Since North Korea’s third nuclear test in February last year, the communist country has repeatedly expressed its willingness to reopen the six-party talks “without preconditions,” but South Korea and the U.S. have maintained that North Korea must first demonstrate its sincerity toward denuclearization before the disarmament-for-aid talks can resume.

China has been more accommodating toward North Korea, urging South Korea and the U.S. to lower their bar for talks. Chinese Foreign Minister Wang Yi is set to visit South Korea on Monday with the agenda focused on how to deal with North Korea’s nuclear program.

North Korea has been threatening to conduct its fourth nuclear test since last March, although recent satellite images showed no immediate signs of a test.

The six-party forum, which includes the two Koreas, the U.S., China, Russia and Japan, has been dormant since late 2008.

kdh@yna.co.kr

N. Korean nuclear envoy, U.S. experts hold informal talks in Mongolia N. Korean nuclear envoy, U.S. experts hold informal talks in Mongolia(0)

BEIJING, May 26 (Yonhap) — North Korea’s chief nuclear envoy met with U.S. experts late last week for informal talks in Mongolia over the resumption of stalled multilateral discussions on the North’s nuclear program, a diplomatic source in Beijing said Monday.

The informal talks in the Mongolian capital of Ulaanbaatar on Friday were apparently aimed at reviving the deadlocked six-nation talks, but it was not immediately known whether any progress was made, the source said on the condition of anonymity.

The Friday talks involved Ri Yong-ho, Pyongyang’s chief negotiator to the stalled six-party talks, and three U.S. experts, including Joel Wit and Robert Carlin, former U.S. State Department officials specializing in North Korean issues, the source said.

“Ri and the American experts met in Ulaanbaatar on May 23,” the source said, declining to elaborate on what topics were covered.

North Korea and the U.S. held two rounds of such informal talks last year, which have served as venues for the two nations to share ideas about resuming the six-party talks.

Since North Korea’s third nuclear test in February last year, the communist country has repeatedly expressed its willingness to reopen the six-party talks “without preconditions,” but South Korea and the U.S. have maintained that North Korea must first demonstrate its sincerity toward denuclearization before the disarmament-for-aid talks can resume.

China has been more accommodating toward North Korea, urging South Korea and the U.S. to lower their bar for talks. Chinese Foreign Minister Wang Yi is set to visit South Korea on Monday with the agenda focused on how to deal with North Korea’s nuclear program.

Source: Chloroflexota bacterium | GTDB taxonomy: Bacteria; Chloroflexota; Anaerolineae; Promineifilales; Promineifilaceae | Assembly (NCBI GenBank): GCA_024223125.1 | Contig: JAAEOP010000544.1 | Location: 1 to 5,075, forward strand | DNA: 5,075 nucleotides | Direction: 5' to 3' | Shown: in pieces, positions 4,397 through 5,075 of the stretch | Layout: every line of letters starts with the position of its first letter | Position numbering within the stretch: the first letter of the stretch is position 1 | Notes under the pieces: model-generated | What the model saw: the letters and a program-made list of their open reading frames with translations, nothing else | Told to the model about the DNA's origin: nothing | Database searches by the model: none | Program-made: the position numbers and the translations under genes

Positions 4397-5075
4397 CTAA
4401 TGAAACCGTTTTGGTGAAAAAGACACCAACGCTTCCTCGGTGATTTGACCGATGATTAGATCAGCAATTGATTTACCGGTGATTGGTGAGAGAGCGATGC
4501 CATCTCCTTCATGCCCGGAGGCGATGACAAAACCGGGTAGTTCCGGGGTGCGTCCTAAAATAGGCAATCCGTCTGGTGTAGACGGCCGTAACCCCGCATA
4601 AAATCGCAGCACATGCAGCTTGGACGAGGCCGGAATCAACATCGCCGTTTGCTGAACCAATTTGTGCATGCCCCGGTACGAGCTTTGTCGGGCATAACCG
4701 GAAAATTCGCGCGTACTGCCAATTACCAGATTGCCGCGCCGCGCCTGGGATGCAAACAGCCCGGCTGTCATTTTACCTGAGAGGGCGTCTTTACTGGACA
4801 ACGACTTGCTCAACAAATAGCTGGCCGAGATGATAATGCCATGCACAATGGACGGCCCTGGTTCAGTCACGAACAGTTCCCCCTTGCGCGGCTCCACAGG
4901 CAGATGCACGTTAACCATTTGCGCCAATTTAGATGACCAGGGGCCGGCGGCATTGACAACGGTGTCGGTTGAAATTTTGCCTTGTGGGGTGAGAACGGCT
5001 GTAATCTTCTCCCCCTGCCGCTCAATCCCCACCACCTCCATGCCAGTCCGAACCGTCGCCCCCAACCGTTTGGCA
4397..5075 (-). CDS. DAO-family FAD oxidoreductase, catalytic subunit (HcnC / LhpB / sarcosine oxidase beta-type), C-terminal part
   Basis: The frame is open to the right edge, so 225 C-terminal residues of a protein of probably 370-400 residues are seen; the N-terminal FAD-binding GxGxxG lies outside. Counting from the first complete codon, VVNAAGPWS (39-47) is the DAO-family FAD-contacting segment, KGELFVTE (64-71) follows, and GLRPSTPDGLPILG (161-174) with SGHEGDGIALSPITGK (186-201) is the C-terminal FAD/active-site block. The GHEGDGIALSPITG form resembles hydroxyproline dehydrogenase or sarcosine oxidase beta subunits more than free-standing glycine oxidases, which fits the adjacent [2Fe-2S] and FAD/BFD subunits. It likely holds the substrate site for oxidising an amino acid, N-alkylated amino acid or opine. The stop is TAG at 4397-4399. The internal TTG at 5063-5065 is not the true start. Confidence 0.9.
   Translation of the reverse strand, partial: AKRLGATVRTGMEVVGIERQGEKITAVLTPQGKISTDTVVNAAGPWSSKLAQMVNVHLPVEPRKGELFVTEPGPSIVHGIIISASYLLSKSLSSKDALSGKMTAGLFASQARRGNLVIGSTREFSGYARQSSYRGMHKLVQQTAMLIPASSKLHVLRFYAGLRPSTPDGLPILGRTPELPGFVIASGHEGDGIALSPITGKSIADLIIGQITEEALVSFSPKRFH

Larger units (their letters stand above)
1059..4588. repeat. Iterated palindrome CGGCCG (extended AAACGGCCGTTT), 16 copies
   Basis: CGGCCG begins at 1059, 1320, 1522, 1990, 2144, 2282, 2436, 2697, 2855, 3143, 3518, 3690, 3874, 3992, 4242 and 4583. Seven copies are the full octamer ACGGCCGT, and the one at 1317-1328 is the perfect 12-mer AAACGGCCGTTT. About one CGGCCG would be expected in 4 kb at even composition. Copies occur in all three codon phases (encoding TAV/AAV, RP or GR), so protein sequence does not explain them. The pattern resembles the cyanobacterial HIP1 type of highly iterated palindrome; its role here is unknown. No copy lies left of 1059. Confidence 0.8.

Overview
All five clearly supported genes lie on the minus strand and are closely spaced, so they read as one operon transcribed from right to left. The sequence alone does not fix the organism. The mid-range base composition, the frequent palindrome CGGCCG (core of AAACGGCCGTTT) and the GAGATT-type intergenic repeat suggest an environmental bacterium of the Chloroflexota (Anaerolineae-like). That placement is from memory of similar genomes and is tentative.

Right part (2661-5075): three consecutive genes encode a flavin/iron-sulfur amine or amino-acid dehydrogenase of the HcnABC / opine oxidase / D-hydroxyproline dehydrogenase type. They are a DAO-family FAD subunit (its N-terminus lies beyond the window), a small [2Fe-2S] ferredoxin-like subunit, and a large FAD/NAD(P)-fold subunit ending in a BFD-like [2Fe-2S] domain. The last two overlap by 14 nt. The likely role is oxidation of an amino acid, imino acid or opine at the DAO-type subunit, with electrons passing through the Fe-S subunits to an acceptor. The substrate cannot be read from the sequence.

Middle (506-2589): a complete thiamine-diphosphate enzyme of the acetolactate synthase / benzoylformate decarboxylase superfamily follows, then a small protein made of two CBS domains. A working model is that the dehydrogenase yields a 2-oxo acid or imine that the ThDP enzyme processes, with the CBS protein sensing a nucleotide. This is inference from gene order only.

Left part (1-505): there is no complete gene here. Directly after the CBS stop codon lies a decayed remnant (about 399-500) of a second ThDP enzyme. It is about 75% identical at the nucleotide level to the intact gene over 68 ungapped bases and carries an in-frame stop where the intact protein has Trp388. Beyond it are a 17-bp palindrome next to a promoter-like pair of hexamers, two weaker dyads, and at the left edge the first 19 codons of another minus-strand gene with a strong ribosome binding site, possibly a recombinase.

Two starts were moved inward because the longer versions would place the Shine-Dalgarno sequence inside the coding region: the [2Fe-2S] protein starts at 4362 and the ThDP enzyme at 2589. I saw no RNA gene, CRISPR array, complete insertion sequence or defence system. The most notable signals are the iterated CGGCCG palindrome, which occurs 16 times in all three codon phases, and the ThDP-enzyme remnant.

North Korea has been threatening to conduct its fourth nuclear test since last March, although recent satellite images showed no immediate signs of a test.

The six-party forum, which includes the two Koreas, the U.S., China, Russia and Japan, has been dormant since late 2008.

kdh@yna.co.kr

N. Korean Missile Unit May Be Sanctioned Over Rodong Tests N. Korean Missile Unit May Be Sanctioned Over Rodong Tests(0)

A U.N. panel has reportedly advised sanctioning a North Korean military missile unit for its March test of a pair of Rodong ballistic missiles.

Unidentified diplomatic sources on Wednesday told Kyodo News that the committee of experts that reports to the U.N. Security Council on North Korean sanctions has recommended expanding the black list to cover the North Korean army’s Strategic Rocket Force Command and its head, Kim Rak Gyom. The commander is thought to be close to ruler Kim Jong Un.

Under Security Council rules, Pyongyang is prohibited from using ballistic missile technology. That did not stop the Kim Jong Un regime in late March from test-launching two medium-range Rodong missiles. Some independent foreign analysts now think the test could have involved a slightly altered version of the ballistic weapon that was modified in order to permit it to carry a future nuclear payload.

Meanwhile, former U.S. officials are slated to hold talks in Mongolia with North Korea’s chief nuclear representative, unnamed informed sources told the Yonhap News Agency.

Ri Yong Ho, who represents North Korea at the frozen six-nation nuclear talks, is slated to meet with Joel Wit, a former State Department official who now edits the expert website 38 North, on the margins of an academic forum happening this week in Mongolia, a source said.

No sitting U.S. officials are expected to participate in the “Track 1.5″ talks.

“Like previous informal meetings, this week’s meeting in Mongolia is expected to allow the two sides to exchange views on ways to resume the six-party talks,” the insider said.

The aid-for-denuclearization negotiations involve China, Japan, the two Koreas, Russia and the United States. The last round of talks took place in December 2008. Since that time, Pyongyang has made considerable headway in its push for a deliverable nuclear weapon and has repeatedly stated that it views atomic arms as central to the regime’s survival. Because of this, the Obama administration’s special envoy for North Korea last week said he was not optimistic about the prospects for returning to nuclear negotiations any time soon.